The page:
Jay Jacobs is a research analyst at Global X, a New York-based sponsor of ETFs, with $3.7 billion in managed assets invested in 40 funds available across U.S. and foreign exchanges. Jacobs oversees the firm’s research team and helped establish GlobalXResearch.com, a website featuring original content and curated third-party news and research.
Global X has three master limited partnership ETFs: the pure-play MLP fund, Global X MLP (MLPA), which is down 22.4% as of Aug. 25; the regulated investment companies-structured Global X MLP & Energy Infrastructure (MLPX), down 20.23%; and the Global X Junior MLP (MLPJ), which is down 39.4%. MLPA is the largest of the three funds, with nearly $150 million in assets under management.
MLPA tracks the Solactive MLP Infrastructure Index. Would you describe the index?
It’s an index of the largest MLPs in the midstream sector in the U.S.
Since MLPA is structured as a C-corporation, how do the tax implications affect performance?
On a daily basis, the fund has to accrue a tax liability based on essentially the realized and unrealized gains of the fund. In an up market, the fund will tend to trail the index, because it’s accruing taxes on the way up. In a down market, the fund, in some environments, will lag the index, because it can offset some of the falling with the tax liability. At the end of the year, [the tax liability is] shown as an expense on the prospectus.
Let’s talk about fees and how the fund is performing.
We have a 45 bp management fee, and then there are the tax expenses, which change year to year. It’s difficult to know what that tax expense will be in any given year [as it depends on the fund’s return]. At 45 bps, if my recent research is correct, we are the lowest-management-fee MLP ETF out there. The only other 45 bp management-fee MLP ETF is our MLPX ETF.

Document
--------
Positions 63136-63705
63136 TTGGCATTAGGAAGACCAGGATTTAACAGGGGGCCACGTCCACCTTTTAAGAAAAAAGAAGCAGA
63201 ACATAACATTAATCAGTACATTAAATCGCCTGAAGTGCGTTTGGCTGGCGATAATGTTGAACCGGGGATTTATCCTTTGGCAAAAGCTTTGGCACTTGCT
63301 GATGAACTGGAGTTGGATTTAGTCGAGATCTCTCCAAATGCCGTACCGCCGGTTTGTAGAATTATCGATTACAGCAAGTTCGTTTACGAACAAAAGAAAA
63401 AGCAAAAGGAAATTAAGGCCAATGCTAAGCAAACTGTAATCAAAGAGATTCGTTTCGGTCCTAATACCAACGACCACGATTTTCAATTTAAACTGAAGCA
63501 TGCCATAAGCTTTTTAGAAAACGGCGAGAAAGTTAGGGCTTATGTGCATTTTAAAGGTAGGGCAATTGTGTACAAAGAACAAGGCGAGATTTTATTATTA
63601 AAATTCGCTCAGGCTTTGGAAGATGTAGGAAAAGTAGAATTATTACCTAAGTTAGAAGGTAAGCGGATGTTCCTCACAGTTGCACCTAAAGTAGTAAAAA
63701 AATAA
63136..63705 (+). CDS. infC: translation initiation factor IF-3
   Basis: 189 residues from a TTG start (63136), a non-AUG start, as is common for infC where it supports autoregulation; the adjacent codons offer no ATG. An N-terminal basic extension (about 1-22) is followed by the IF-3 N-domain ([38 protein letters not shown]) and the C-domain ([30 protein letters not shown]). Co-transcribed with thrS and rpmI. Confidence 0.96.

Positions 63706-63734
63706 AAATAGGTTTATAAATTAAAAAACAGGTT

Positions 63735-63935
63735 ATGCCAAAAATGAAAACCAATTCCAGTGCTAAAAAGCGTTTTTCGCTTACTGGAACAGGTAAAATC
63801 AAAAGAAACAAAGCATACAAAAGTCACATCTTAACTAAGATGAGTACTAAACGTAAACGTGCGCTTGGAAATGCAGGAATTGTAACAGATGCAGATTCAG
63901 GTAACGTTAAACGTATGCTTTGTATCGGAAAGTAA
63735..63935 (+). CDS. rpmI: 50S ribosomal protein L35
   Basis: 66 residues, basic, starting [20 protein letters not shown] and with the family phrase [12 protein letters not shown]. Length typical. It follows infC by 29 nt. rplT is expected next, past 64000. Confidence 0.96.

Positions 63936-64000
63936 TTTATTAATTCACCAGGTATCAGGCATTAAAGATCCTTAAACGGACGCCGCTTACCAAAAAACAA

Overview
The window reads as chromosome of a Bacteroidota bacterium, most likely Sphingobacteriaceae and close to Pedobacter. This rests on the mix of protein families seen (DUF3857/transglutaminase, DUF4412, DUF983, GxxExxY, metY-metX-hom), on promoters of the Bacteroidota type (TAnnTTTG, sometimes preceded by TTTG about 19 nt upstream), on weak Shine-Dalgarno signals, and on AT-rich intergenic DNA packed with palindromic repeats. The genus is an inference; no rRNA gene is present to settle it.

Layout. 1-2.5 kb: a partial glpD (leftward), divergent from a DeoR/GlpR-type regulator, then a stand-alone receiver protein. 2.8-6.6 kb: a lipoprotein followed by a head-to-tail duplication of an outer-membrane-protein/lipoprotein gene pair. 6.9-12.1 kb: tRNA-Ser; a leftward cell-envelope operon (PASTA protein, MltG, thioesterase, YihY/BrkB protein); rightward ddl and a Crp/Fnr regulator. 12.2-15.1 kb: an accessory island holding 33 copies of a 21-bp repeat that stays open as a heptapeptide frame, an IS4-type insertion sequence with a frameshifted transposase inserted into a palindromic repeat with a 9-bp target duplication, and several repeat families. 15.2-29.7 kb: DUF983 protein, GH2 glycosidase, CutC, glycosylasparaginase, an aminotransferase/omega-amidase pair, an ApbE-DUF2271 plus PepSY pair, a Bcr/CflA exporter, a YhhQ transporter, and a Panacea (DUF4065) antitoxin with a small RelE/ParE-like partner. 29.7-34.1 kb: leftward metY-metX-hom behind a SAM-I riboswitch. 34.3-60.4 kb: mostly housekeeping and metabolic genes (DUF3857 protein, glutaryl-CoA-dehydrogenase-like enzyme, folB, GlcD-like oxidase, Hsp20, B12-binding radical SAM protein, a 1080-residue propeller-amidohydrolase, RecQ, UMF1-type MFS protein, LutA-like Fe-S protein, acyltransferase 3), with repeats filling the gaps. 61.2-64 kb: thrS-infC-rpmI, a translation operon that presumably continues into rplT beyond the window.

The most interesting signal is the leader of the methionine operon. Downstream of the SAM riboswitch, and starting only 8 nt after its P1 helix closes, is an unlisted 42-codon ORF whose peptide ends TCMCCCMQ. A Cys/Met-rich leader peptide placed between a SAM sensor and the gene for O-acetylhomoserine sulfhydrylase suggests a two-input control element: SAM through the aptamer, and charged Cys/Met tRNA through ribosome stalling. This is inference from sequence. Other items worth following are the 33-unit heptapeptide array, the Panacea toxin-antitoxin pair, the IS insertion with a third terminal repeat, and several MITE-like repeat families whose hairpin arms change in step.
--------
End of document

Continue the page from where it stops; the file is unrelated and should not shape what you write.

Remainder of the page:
I think one of the key reasons this fund has held up better than other MLP funds is because of its midstream exposure. Some other funds may be more focused on the yield characteristics of MLPs, or they’re more broadly trying to access the entire MLP market—regardless of upstream, midstream or downstream.
Our fund is laser-focused on midstream MLPs. What that means is we’re only focused on MLPs involved in the storage, transportation and processing of oil and natural gas. Those businesses tend to be more insulated from the price of oil.
Because they’re in a toll-road business model, they’re paid on the amount of oil or natural gas they’re transporting through pipelines rather than the value of the underlying commodities. You could compare that to upstream, where you’re basically drilling.
If you’re drilling and extracting oil from the ground, you’re selling it at the market price of oil. Those drillers have a high sensitivity to oil prices. Midstream is just taking oil from point A to point B.
What is pressuring the MLP market? Is it weak oil prices, concerns about global growth, a possible Federal Reserve rate hike?
It’s a little bit of everything. It does seem like the MLP market has been trading in line with some other energy stocks, which is pretty surprising to us. We think that the MLP business model is much more robust than other energy stocks. It’s created a situation where the valuations on MLPs are actually quite attractive relative to where they’ve historically been.
Different valuation metrics don’t always make sense for different businesses. One of the measures I like for MLPs in this environment is EV to EBITDA [enterprise value to earnings before interest, taxes, depreciation and amortization]. If you look at EV to EBITDA, valuations are at their most attractive point since mid-2011.